It is common for operators of night vision systems to desire hands-free operation in which the binocular or monocular systems can be mounted to either a face mask worn on the operator's face, or to the operator's helmet. The typical face mask mounting assembly comprises a rod which is held to the operator's face by use of a strap which wraps around the head and connects to the rod at two or more places. At the center of the forehead portion of the rod, a mount is provided which would engage the binocular or monocular system. Helmet mounting assemblies are also available, in which the rod mounts directly to the operator's helmet. A helmet mounting assembly of this kind is disclosed in the co-pending application described above. The components comprising a face mask or helmet mounting system are referred to collectively as headgear.

It frequently becomes necessary for the operator of a night vision system to temporarily remove the system from its operational position. For example, an operator of a vehicle such as a truck or a helicopter traveling during low light conditions would typically use a face mask or helmet mounted night vision system. However, if it becomes necessary to quickly glance at items within the vehicle, such as a map or an instrument gauge, the operator would need to either dislodge the night vision system from within its locked position, or peek around the edges of the eye piece of the system. Although installation and removal of the night vision system from its carriage on the headgear is a relatively simple task, it does require a certain degree of skill and can be hampered by the stress of the operational environment.

Thus, it would be desirable to provide a mount for a night vision system which enables the system to be easily pivoted from an operational to a non-operational position, without requiring removal of the system. It would be further desirable to provide a mount for a night vision system that adapts with the face mask mounting assembly and helmet mounting assembly that are already commercially available.

SUMMARY OF THE INVENTION

Accordingly, a principal object of the present invention is to provide a flip-up mount for a night vision system which enables an operator to manipulate the system between an operational position and a non-operational position.

Another object of the present invention is to provide a flip-up mount for a night vision system which is compatible with existing face mask mounts and helmet mounts.

To achieve the foregoing objects and in accordance with the purpose of the invention, a flip-up mount for a night vision system is provided. The mount comprises a carriage which is configured to engage a coupling device provided on the night vision system and secure the system in place. A pivotal armature is attached to the carriage and extends from a pivot point. The armature pivots between a first operational position enabling an operator to use the system and a second stowed position. An anchor secures the pivot point to a helmet worn by the operator of the system. The pivot point further comprises a brace having an axle shaft, a sleeve integral to the armature and rotatable about the shaft, and a spring biased locking member securing the sleeve in a selected one of the first and second positions.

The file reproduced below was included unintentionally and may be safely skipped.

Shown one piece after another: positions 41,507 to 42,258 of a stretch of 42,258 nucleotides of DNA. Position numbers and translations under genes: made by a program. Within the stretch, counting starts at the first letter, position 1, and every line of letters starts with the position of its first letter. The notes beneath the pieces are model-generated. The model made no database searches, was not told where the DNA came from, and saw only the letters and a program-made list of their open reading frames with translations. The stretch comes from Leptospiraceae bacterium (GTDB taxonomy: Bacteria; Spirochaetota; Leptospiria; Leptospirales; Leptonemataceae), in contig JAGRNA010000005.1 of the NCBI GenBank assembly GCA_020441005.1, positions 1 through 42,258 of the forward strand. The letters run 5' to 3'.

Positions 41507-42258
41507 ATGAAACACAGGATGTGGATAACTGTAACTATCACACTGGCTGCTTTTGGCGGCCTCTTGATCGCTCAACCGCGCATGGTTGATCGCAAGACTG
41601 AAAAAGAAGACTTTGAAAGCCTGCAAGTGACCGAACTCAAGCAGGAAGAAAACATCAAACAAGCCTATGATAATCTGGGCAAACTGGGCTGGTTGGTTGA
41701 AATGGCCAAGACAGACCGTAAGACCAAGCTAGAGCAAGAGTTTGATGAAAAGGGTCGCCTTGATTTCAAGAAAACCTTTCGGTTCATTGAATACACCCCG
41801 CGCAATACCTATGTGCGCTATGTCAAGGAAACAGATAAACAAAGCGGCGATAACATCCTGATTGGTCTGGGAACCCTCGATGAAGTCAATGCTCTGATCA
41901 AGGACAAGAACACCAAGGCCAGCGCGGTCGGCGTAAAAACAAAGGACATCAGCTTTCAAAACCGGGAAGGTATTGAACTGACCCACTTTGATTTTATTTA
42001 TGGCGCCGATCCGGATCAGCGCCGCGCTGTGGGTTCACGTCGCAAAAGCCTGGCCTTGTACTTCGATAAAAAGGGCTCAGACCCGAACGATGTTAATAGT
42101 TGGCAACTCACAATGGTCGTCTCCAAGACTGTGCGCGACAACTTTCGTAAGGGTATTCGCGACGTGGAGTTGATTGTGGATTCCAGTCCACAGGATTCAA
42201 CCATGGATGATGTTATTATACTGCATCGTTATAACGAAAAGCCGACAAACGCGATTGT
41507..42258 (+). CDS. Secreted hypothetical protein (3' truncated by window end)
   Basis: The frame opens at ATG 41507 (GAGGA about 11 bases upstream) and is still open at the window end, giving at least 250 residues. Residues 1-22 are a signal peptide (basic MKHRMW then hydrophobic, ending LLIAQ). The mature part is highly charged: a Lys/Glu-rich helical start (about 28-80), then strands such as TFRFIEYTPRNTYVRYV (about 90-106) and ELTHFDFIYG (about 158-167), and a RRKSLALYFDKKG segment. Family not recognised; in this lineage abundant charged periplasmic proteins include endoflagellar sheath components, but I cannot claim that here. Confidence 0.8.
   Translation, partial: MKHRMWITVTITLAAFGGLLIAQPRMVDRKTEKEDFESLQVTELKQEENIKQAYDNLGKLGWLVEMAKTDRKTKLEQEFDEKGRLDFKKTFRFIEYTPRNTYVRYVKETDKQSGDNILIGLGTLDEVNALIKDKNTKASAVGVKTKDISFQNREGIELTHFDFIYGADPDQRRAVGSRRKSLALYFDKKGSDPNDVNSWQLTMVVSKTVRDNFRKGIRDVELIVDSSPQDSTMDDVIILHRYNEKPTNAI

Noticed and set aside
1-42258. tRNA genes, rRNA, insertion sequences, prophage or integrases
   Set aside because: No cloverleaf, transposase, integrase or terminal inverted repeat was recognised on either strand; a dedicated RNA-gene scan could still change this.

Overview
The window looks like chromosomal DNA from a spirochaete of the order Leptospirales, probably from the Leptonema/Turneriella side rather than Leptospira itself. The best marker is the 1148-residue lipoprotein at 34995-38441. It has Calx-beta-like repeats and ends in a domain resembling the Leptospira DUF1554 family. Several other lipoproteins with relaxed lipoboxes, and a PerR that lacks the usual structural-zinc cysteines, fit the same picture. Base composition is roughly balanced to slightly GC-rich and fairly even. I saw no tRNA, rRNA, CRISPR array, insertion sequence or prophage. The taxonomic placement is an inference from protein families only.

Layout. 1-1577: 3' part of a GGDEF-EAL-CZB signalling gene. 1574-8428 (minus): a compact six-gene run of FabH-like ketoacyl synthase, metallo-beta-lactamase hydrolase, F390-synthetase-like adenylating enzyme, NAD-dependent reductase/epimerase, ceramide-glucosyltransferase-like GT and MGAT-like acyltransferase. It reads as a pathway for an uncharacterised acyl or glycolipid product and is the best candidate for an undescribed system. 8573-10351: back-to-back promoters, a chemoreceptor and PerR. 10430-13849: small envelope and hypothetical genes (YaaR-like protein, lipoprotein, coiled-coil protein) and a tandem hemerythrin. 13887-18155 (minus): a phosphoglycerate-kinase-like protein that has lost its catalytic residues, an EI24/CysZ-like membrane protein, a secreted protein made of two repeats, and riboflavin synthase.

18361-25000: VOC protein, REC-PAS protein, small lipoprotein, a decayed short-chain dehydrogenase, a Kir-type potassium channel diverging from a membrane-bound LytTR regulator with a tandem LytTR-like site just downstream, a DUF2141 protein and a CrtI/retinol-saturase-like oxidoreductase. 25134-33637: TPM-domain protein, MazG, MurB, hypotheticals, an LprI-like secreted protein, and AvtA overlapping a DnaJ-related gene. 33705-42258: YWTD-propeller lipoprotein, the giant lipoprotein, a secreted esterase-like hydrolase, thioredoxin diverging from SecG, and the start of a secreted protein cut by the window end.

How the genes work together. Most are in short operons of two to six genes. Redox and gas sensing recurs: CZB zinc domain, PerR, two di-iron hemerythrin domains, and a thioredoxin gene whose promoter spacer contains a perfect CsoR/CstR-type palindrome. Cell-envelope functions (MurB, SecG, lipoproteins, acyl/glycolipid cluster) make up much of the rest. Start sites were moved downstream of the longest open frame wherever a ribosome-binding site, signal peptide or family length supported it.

The anchor which secures the pivot point to the helmet further comprises a horizontal support rod and a pair of carriage support rods which extend perpendicularly from the horizontal support rod. The carriage support rods connect to a brace which carries the pivot point. A forward hook secured to the carriage support rods engages a forward edge of the helmet. A strap secured to the horizontal support rod secures to a rearward edge of the helmet. A rachet mechanism is further provided to vary the length of the strap, enabling use of the flip-up mount with either a large, medium, or small helmet.

In an alternative embodiment of the present invention, a flip-up mount for a night vision system is provided for use with a face mask mount. The flip-up mount comprises a carriage configured to engage a coupling device provided on the night vision system and secure the system thereto. A pivotal armature is integrally formed to the carriage and extends to the pivot point. The armature pivots between a first operational position enabling the operator to use the system in a second stowed position. A brace carries the pivot point, and has an axle shaft, a sleeve integral to the armature and rotatable about the shaft, and a spring biased locking member securing the sleeve in a selected one of a first and second position. The brace secures to a face mask worn by the operator of the night vision system

A more complete understanding of the flip-up mount for a night vision system of the present invention will be afforded to those skilled in the art, as well as a realization of additional advantages and objects thereof, by a consideration of the following Detailed Description of the Preferred Embodiment. Reference will be made to the appended sheets of drawing which will first be described briefly.

BRIEF DESCRIPTION OF THE DRAWINGS

FIG. 1 shows a perspective view of the flip-up mount secured to a helmet worn by an operator, used in conjunction with a monocular type night vision system;

FIG. 2 is a perspective view as in FIG. 1, showing the night vision monocular pivoted upward to the non-operational position;

FIG. 3 is a side view of the flip-up mount of the present invention;

FIG. 4 is the front view of the flip-up mount;

FIG. 5 is a partial cut-away top view of the flip-up mount;

FIG. 6 is a perspective view of the flip-up mount secured to a helmet, showing a ratchet adjustment mechanism;

FIG. 7 is a side view of the flip-up mount secured to a face mask, used in conjunction with a night vision monocular; and

FIG. 8 is a side view of the flip-up mount secured to a helmet, showing the chin strap assembly.